To meet ERISA reporting requirements, most 401(k) plans must file a Form 5500 annually. This form is designed to disclose certain plan-related information to the Federal government and plan participants. There are three versions of the Form 5500, each with different filing requirements. In general, the largest 401(k) plans have the most detailed - and costly – filing requirements.
While a 401(k) provider generally prepares the Form 5500, employers should still understand the filing requirements for their 401(k) plan - otherwise, substantial penalties and avoidable plan expenses are made more likely. This knowledge can also help employers monitor their 401(k) provider – an important fiduciary responsibility – to confirm they’re preparing the Form 5500 timely and competently.
The government’s Form 5500 series includes 3 versions. Generally, the Form 5500 version a 401(k) plan must file for a year is based on its participant count. A description of each version - and when it must be used – is below. For more information, see the DOL’s Reporting and Disclosure Guide for Employee Benefit Plans.
Large 401(k) plans (and small 401(k) that don’t meet the DOL’s audit waiver requirements) must file an independent audit report - prepared a third-party Certified Public Accountant (CPA) – with their Form 5500. This report must include an opinion by the CPA regarding the plan’s financial statements - specifically, whether they have been fairly presented in accordance with U.S. Generally Accepted Accounting Principles (GAAP).
A 401(k) plan have a full-scope or limited-scope audit. Under a limited-scope audit, the CPA does not audit the plan investment information certified “complete and accurate” by an eligible asset trustee or custodian – which generally makes this audit type less expensive.
An audit can add thousands of dollars to the cost of filing a Form 5500, so employers typically try to avoid this requirement by keeping their 401(k) plan’s participant count as low as possible. A popular way to do that is cashing out small account balances related to terminated plan participants.
The “80-120 Rule" allows a 401(k) plan with between 80 and 120 participants on the first day of the plan year to file the Form 5500 in the same category (i.e., large or small plan) as the prior year return.
This rule makes it possible for large 401(k) plans with between 100 and 120 participants to avoid the audit requirement.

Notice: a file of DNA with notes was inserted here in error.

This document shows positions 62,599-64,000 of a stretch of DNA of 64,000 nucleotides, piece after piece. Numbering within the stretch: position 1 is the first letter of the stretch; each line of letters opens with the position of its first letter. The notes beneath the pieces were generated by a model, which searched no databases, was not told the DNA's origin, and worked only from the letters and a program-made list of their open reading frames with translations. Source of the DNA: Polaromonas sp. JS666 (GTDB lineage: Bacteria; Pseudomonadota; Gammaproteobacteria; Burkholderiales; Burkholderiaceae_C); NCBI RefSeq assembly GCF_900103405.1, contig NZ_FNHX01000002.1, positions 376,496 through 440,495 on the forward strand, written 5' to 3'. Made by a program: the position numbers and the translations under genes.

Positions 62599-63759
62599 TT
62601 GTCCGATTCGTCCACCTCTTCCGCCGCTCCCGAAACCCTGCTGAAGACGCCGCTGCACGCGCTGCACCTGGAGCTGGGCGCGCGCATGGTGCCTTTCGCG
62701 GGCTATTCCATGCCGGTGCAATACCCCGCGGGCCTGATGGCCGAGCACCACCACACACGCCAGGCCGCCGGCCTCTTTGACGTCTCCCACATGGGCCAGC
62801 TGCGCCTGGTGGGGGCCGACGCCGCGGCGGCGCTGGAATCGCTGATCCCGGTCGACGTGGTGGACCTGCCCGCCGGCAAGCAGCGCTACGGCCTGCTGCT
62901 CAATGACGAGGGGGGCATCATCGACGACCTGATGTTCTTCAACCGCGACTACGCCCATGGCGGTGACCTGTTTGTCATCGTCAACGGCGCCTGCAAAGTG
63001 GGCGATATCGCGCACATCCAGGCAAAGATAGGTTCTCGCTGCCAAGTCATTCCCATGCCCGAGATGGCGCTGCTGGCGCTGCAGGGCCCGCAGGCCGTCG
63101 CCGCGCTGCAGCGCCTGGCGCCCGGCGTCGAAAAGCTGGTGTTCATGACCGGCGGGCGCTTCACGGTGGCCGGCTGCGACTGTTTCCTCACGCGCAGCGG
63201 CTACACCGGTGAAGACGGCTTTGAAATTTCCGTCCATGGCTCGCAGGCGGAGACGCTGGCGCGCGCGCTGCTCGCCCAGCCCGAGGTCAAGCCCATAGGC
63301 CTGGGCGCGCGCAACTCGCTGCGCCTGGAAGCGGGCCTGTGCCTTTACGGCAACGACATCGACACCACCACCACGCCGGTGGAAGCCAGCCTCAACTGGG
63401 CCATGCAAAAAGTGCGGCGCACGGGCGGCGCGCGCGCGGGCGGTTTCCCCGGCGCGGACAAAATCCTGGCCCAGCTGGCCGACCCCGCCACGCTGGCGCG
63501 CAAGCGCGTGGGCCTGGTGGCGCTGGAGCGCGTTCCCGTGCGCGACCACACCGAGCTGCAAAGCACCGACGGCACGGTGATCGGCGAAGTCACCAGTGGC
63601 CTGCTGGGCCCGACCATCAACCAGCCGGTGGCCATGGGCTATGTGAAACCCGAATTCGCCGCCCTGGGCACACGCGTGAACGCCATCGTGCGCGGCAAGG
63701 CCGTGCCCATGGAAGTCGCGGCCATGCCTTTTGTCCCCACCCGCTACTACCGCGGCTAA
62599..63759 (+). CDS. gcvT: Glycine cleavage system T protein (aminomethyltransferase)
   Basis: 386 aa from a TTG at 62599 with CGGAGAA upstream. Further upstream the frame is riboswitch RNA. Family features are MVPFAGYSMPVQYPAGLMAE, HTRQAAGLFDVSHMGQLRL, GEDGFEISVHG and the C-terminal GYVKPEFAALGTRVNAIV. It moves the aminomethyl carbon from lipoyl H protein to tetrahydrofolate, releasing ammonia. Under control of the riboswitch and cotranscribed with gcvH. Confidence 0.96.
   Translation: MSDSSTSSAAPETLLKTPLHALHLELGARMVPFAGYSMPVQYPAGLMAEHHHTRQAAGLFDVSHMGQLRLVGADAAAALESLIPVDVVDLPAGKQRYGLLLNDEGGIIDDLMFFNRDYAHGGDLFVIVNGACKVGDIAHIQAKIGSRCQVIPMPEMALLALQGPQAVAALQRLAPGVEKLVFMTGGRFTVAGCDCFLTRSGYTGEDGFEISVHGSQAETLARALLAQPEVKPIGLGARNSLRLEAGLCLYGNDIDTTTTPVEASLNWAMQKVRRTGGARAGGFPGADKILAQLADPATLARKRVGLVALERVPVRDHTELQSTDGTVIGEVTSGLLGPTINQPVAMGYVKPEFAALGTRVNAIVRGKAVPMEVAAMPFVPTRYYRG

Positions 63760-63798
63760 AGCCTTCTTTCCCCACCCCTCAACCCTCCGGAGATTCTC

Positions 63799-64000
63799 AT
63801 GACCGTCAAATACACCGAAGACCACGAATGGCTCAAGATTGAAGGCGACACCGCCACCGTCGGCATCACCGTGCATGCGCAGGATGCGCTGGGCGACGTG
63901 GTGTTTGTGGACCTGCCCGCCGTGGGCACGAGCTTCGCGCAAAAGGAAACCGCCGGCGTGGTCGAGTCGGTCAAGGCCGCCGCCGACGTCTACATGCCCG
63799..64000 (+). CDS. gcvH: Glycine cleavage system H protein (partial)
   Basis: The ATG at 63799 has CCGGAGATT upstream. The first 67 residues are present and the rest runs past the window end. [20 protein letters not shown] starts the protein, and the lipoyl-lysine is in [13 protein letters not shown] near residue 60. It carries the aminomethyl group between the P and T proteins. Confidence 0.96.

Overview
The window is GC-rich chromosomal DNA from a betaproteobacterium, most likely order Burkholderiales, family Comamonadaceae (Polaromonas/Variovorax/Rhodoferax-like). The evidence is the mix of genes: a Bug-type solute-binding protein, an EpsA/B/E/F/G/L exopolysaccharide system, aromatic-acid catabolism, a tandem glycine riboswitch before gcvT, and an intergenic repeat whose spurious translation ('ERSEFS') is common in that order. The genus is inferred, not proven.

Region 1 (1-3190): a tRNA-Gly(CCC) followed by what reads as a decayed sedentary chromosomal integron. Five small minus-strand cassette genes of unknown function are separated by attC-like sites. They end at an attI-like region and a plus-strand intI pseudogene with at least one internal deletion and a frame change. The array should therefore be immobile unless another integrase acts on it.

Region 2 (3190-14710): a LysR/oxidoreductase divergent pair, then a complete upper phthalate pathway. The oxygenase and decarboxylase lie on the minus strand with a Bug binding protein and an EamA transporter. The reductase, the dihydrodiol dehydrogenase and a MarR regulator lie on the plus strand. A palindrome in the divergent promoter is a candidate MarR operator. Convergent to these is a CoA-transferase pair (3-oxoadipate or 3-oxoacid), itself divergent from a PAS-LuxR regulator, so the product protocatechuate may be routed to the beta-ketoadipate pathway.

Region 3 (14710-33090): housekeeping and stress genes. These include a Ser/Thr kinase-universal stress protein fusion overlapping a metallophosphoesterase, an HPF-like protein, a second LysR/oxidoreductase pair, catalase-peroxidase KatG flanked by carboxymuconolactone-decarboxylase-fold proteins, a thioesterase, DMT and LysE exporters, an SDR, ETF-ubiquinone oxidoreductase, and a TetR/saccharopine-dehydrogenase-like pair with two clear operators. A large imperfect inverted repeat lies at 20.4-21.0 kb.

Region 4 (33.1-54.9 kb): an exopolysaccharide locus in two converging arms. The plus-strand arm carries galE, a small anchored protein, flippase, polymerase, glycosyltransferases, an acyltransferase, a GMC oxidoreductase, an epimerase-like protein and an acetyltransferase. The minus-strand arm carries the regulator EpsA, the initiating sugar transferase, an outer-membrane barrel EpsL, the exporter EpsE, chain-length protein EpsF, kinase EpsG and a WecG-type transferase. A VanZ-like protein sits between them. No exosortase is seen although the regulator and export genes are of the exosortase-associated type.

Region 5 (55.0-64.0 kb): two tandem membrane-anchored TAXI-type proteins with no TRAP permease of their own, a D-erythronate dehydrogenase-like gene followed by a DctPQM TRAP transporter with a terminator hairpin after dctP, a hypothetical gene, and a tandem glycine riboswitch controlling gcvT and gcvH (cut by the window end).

The Form 5500 and Form 5500-SF must be filed electronically using the DOL’s EFAST2 processing system. The Form 5500-EZ can only be filed using a paper form. 401(k) plans that must file a Form 5500-EZ can file a Form 5500-SF instead if they want to file an electronic return.
The filing deadline for the Form 5500 is the last day of the seventh month following a 401(k) plan’s year-end (July 31 for calendar-year plans).
Yes. An employer can apply for an automatic 2 ½ month extension of time to file their Form 5500 by filing a Form 5558 (extending the filing deadline to October 15 for calendar-year plans). The Form 5558 must be filed before the due date of the Form 5500.
Unfortunately, most employers don’t realize they missed a Form 5500 filing until they receive a letter from the IRS or DOL about it – which can be a year or more after the 5500 was due. By that time, substantial penalties will have already accrued. Late Form 5500s are subject to the following IRS and DOL penalties:
However, employers who have not yet been notified by the DOL about their missing Form 55500 can file a late return using the DOL’s Delinquent Filer Voluntary Compliance Program (DFVCP) to pay a lower, flat penalty amount.
Under the DFVCP, the maximum penalty for a single late Form 5500 is $750 for small 401(k) plans and $2,000 for large plans. The DFVCP also includes a "per plan" cap. The "per plan" cap limits the penalty to $1,500 for small plans and $4,000 for large plans regardless of the number of late Form 5500s filed at the same time.
Yes. The public can view electronically-filed Form 5500s using the DOL’s Form 5500/5500-SF Filing Search.
Yes. Participants must receive a Summary Annual Report (SAR). The SAR is a summary of the Form 5500. It must include the following information:
The deadline for distributing the SAR to plan participants is the later of: 1) nine months after the end of the plan year or 2) two months after the Form 5500 was due (if an extension has been granted by the IRS).
Because a 401(k) provider generally prepares the Form 5500, meeting this annual filing requirement is generally a simple process for employers. And yet, not filing a Form 5500 timely is one of the most common 401(k) administration mistakes made by employers – triggering potentially substantial penalties.
These penalties are easily avoided when employers understand their 401(k) plan’s filing requirements. This understanding can also help employers avoid a costly audit and monitor their 401(k) provider’s job performance.
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